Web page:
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Michael Burke v. 401 N. Wabash Venture

June 28, 2011


The opinion of the court was delivered by: Judge George M. Marovich


After the Court dismissed his first two complaints (in rounds one and two), plaintiff Michael Burke ("Burke") filed a second-amended complaint against defendant 401 N. Wabash Venture, LLC. (the "developer"). The second-amended complaint included sixteen counts. The Court struck Counts IX, X, XI, XII and XV, because, in those counts, plaintiff had attempted to re-plead claims the Court had already dismissed with prejudice. Defendant now moves to dismiss the remaining claims in the first-amended complaint. For the reasons set forth below, the Court grants in part and denies in part the motion to dismiss.

I. Background

For purposes of this motion to dismiss, the Court takes as true the allegations in plaintiff's second-amended complaint. The Court may consider the documents plaintiff attached to his complaint. See Fed.R.Civ.P. 10(c). The Court may also consider documents referred to in plaintiff's complaint and central to his claim (so long as the documents do not require discovery to authenticate or disambiguate), because those documents are considered part of the pleadings. See Tierney v. Vahle, 304 F.3d 734, 739 (7th Cir. 2002).

In this case that means the Court considers the 2003Property Report, which plaintiff referred to in his complaint and defendant attached to its motion to dismiss. This should come as no surprise to plaintiff since the Court considered the 2003 Property Report when it dismissed plaintiff's first-amended complaint. Still, plaintiff asked the Court to convert defendant's motion to a motion for summary judgment. The Court declined, because the Court had (and still has) no intention of considering matters outside the pleadings. When it so ruled, the Court instructed plaintiff as follows:

Should plaintiff believe that any matters defendant submitted in connection with its motion to dismiss are outside the pleadings, the plaintiff should so argue in its response to the motion to dismiss and should support its argument with citations to legal authority. (Dkt. No. 85). Plaintiff failed to do so. Instead, plaintiff assumed (incorrectly) that everything attached to defendant's motion was outside the pleadings and refused to address those documents in his response to defendant's motion. Burying one's head in the sand is a strategy, but it is not a good one.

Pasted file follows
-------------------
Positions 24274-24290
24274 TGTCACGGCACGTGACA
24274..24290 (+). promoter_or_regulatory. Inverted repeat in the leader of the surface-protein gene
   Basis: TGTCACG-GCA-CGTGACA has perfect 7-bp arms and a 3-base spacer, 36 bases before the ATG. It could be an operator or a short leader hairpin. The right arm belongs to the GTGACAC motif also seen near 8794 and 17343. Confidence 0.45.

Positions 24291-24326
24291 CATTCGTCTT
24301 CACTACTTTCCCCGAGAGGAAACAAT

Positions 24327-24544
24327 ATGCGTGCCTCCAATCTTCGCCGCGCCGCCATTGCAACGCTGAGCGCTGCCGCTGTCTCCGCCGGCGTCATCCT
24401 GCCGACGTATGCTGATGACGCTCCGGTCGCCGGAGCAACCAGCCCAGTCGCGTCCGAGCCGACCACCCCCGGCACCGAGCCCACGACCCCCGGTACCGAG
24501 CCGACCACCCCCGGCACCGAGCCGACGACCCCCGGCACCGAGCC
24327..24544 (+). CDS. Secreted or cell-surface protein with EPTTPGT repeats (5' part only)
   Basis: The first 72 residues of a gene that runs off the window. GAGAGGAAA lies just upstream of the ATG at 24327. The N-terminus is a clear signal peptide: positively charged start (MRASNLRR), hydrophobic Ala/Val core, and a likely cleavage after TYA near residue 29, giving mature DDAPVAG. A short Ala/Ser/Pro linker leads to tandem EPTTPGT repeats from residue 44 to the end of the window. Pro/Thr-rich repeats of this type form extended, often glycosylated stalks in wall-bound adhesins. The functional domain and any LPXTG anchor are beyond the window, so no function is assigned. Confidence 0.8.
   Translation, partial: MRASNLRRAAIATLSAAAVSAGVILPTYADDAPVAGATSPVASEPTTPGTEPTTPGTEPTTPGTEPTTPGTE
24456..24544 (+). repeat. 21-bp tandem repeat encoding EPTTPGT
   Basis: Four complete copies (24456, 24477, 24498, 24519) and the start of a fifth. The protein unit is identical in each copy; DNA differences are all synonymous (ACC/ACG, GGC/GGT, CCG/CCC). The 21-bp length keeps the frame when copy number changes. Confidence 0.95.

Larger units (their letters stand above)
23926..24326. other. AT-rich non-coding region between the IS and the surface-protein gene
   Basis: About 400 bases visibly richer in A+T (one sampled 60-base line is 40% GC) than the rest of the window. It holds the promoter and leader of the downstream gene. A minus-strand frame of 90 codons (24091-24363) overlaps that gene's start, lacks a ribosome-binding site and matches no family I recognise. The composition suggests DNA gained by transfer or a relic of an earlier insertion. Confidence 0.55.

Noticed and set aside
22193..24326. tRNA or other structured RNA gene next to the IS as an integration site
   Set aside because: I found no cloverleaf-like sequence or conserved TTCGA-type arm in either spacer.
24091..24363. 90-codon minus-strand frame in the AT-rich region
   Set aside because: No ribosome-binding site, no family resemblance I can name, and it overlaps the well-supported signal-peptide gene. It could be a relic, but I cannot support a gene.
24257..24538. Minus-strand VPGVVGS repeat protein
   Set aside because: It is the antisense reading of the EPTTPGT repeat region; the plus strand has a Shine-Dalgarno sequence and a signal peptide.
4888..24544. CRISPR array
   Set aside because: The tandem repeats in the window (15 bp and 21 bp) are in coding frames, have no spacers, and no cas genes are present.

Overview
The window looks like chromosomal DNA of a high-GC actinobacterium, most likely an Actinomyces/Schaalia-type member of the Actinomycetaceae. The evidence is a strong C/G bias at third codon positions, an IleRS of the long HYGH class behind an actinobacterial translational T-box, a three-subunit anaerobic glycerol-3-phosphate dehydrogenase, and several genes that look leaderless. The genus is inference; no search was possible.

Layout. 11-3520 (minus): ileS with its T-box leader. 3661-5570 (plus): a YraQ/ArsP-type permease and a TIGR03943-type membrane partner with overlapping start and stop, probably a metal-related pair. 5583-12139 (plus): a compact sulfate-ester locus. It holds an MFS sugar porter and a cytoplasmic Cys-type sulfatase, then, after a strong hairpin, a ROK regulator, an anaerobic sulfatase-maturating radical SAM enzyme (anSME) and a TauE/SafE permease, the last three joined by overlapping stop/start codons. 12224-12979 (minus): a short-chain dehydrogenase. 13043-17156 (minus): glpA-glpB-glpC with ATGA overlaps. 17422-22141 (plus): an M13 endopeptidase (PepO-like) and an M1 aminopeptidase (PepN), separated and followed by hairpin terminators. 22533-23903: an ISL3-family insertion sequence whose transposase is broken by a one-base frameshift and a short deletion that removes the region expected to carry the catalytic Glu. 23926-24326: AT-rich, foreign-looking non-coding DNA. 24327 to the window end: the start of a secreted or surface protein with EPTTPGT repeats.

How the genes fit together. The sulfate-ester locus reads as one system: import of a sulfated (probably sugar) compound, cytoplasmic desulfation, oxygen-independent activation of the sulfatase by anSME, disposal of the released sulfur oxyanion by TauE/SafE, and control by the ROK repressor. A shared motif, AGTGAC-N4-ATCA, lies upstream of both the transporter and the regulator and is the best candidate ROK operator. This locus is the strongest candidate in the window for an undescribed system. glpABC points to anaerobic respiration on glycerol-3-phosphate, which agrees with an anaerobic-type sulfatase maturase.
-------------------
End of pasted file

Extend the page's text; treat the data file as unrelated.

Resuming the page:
Plaintiff Burke wants his deposit back for a condominium unit he agreed to purchase but on which he failed to close. Defendant 401 N. Wabash, LLC developed a building at 401 N. Wabash in Chicago. The building includes several hundred condominium units, which defendant ventured to sell.

In or about December 2006, plaintiff Burke entered a purchase agreement (the "Agreement") with defendant for the purchase of unit 31K and two parking spaces. Plaintiff paid an earnest money deposit of more than $400,000.00. At the time, defendant gave plaintiff a copy of the Property Report dated September 24, 2003 (the "2003 Property Report"). Among other things, the 2003 Property Report stated:

The Condominium will contain approximately three hundred twenty-six (326) residential dwelling units that the Developer currently intends will occupy floors forty (40) through forty-eight (48) and fifty-one (51) through eighty-eight (88) in the Building, an undetermined number of unit parking spaces within the aboveground parking facilities that the Developer currently intends will be located on some of floors three (3) through twelve (12) in the Building (provided that the unit parking spaces will occupy only a portion of such above-ground parking garage area, and the balance of the above-ground parking garage area will be occupied by the public parking garage facility more fully described below) . . . (2003 Property Report at 2).